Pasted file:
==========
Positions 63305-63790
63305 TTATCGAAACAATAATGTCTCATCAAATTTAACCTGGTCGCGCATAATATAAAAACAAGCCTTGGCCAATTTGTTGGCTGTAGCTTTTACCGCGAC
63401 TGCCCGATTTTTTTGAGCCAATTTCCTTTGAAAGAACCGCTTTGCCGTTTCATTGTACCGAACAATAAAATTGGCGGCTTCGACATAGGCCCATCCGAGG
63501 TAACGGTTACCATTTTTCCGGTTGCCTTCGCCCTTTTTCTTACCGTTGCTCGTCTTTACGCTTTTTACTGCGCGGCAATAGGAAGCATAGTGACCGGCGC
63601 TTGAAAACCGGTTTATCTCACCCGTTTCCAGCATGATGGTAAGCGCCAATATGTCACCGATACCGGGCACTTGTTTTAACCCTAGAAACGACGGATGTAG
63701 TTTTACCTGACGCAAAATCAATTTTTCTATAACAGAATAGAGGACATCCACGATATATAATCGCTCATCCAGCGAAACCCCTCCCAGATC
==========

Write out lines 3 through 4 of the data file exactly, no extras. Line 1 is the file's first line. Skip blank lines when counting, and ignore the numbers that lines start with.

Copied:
63401 TGCCCGATTTTTTTGAGCCAATTTCCTTTGAAAGAACCGCTTTGCCGTTTCATTGTACCGAACAATAAAATTGGCGGCTTCGACATAGGCCCATCCGAGG
63501 TAACGGTTACCATTTTTCCGGTTGCCTTCGCCCTTTTTCTTACCGTTGCTCGTCTTTACGCTTTTTACTGCGCGGCAATAGGAAGCATAGTGACCGGCGC